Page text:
Sunak’s “ten-point plan” for asylum: legal illiteracy and policy statements in search of a problem

Press/Media: Expert Comment

Description

In an article for the Telegraph as part of his Conservative Party leadership campaign, Rishi Sunak said that one element of his “ten-point plan” for the UK’s asylum system was to:

“tighten our statutory definition of who qualifies for asylum in the UK, bringing our test for protection in line with the Refugee Convention rather than the ECHR. This will prevent anyone who enters the UK illegally from staying here. And where the ECHR is an obstacle, I will tackle it.”

This post demonstrates how this statement is legally illiterate. As a short statement of law, it manages to make four significant errors which render it meaningless: it implies incorrectly that the European Court of Human Rights (ECtHR) has jurisdiction to determine who is a refugee; it confuses the influence that the ECtHR has over human rights standard settings with power to do so; it confuses two kinds of legal protections for those at risk of harm (namely, Refugee status and Humanitarian protection); and/or misrepresents the circumstances in which the government’s attempt to remove asylum applicants to Rwanda was thwarted.

Period31 Aug 2022

Media contributions

1

Media contributions

  • TitleSunak’s “ten-point plan” for asylum: legal illiteracy and policy statements in search of a problem
    Degree of recognitionInternational
    Media name/outletRefugee Law Initiative Blog
    Media typeWeb
    Country/TerritoryUnited Kingdom
    Date31/08/22
    DescriptionIn an article for the Telegraph as part of his Conservative Party leadership campaign, Rishi Sunak said that one element of his “ten-point plan” for the UK’s asylum system was to:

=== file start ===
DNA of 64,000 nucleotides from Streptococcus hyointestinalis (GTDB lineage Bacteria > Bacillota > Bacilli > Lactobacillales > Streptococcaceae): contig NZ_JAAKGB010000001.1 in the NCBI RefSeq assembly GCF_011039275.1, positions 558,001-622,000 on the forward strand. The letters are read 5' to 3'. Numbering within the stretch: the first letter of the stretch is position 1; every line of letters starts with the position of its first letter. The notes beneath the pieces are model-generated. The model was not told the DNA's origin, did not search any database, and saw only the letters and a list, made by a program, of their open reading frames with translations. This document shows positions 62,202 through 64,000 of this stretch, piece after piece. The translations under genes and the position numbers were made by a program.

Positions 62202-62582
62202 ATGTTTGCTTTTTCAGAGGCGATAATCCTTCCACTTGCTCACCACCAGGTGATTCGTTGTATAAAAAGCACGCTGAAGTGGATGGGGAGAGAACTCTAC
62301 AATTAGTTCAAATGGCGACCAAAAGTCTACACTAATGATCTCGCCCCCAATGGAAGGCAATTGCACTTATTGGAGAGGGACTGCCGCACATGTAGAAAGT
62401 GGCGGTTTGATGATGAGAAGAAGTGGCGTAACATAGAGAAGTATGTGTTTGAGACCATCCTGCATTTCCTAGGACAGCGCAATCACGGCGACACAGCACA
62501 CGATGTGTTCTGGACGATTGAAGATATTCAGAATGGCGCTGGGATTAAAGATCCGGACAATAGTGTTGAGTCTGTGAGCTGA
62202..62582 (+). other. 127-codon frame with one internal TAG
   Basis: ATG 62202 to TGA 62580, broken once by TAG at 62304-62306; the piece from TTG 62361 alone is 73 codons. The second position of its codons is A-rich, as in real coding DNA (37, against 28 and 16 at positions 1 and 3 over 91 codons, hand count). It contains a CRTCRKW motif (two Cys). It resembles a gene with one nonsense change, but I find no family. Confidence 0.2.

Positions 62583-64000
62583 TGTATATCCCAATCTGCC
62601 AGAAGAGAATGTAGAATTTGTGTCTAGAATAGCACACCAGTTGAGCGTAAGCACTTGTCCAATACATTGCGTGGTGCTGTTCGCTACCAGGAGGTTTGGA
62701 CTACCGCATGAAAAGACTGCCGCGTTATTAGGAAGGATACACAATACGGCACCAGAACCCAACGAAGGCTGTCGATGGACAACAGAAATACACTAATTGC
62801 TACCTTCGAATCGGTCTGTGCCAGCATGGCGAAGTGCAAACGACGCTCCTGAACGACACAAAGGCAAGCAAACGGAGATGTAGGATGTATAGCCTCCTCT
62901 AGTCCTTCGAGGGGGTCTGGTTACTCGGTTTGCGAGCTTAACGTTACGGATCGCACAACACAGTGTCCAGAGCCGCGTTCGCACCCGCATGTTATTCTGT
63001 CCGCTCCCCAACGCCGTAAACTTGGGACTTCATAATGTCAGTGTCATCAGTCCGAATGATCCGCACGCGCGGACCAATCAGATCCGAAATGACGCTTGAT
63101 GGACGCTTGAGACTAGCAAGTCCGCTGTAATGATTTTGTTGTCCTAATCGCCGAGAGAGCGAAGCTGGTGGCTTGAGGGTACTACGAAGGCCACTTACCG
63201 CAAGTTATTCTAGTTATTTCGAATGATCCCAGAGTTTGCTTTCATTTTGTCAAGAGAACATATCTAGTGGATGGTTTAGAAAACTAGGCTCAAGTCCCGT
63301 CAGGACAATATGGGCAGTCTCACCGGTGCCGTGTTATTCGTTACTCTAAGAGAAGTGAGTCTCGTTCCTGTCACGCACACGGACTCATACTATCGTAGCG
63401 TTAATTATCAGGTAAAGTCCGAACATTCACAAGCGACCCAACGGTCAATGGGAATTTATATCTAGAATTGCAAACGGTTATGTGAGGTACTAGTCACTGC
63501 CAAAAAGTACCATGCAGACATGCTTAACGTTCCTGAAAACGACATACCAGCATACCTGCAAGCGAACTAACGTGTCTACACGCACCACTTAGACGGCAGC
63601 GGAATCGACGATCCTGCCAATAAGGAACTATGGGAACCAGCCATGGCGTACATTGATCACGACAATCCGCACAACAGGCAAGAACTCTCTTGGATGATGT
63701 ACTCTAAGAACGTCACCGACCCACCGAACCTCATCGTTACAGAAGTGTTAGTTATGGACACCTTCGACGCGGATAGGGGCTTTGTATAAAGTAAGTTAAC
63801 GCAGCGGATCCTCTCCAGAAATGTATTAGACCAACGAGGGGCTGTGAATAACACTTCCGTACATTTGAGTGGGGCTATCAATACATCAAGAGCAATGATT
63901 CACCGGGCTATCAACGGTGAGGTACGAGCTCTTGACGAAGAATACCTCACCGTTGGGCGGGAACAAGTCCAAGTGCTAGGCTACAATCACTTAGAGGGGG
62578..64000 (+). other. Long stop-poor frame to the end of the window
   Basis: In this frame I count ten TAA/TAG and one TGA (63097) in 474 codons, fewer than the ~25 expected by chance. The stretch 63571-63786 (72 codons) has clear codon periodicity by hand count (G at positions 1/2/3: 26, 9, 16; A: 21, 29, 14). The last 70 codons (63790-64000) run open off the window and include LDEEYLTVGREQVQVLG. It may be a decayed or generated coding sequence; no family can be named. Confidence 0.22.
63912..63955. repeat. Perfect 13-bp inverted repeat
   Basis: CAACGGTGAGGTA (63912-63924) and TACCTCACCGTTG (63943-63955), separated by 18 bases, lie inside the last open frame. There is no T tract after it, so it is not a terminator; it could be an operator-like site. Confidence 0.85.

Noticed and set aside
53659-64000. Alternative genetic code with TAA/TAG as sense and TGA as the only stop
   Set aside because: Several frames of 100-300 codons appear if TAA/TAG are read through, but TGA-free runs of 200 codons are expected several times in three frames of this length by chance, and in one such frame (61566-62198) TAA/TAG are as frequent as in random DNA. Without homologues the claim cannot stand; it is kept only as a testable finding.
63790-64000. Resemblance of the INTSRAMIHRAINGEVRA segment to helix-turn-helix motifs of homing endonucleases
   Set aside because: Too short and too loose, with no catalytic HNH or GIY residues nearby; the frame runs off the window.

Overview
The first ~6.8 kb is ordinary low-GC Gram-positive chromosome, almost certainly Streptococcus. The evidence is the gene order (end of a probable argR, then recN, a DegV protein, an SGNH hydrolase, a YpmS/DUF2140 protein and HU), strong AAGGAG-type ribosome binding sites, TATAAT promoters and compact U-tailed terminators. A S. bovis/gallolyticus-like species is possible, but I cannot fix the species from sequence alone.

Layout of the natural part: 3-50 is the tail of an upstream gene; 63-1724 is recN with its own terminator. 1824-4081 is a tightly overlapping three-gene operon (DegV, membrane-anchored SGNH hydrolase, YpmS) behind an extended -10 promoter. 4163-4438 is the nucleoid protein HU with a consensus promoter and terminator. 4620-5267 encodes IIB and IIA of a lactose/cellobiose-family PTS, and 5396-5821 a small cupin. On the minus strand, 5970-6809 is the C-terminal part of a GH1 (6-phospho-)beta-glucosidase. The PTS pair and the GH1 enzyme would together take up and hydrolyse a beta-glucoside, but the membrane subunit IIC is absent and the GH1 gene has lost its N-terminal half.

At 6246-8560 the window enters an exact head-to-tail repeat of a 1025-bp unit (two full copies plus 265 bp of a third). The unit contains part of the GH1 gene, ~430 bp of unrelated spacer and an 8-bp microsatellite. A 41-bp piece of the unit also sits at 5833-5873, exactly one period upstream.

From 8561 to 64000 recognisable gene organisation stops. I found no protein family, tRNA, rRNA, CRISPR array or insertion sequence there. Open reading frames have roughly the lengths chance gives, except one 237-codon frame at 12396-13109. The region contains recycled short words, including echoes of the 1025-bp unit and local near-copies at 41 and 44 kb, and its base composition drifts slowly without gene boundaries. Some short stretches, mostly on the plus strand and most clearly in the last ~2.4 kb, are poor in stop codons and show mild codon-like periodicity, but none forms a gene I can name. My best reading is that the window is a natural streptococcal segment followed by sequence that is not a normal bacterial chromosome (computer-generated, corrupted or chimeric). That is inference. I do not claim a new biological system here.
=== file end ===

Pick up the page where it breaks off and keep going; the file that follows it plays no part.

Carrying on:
“tighten our statutory definition of who qualifies for asylum in the UK, bringing our test for protection in line with the Refugee Convention rather than the ECHR. This will prevent anyone who enters the UK illegally from staying here. And where the ECHR is an obstacle, I will tackle it.”

    This post demonstrates how this statement is legally illiterate. As a short statement of law, it manages to make four significant errors which render it meaningless: it implies incorrectly that the European Court of Human Rights (ECtHR) has jurisdiction to determine who is a refugee; it confuses the influence that the ECtHR has over human rights standard settings with power to do so; it confuses two kinds of legal protections for those at risk of harm (namely, Refugee status and Humanitarian protection); and/or misrepresents the circumstances in which the government’s attempt to remove asylum applicants to Rwanda was thwarted.
    URLhttps://rli.blogs.sas.ac.uk/2022/08/31/sunaks-ten-point-plan-for-asylum-legal-illiteracy-and-policy-statements-in-search-of-a-problem/
    PersonsJonathan Collinson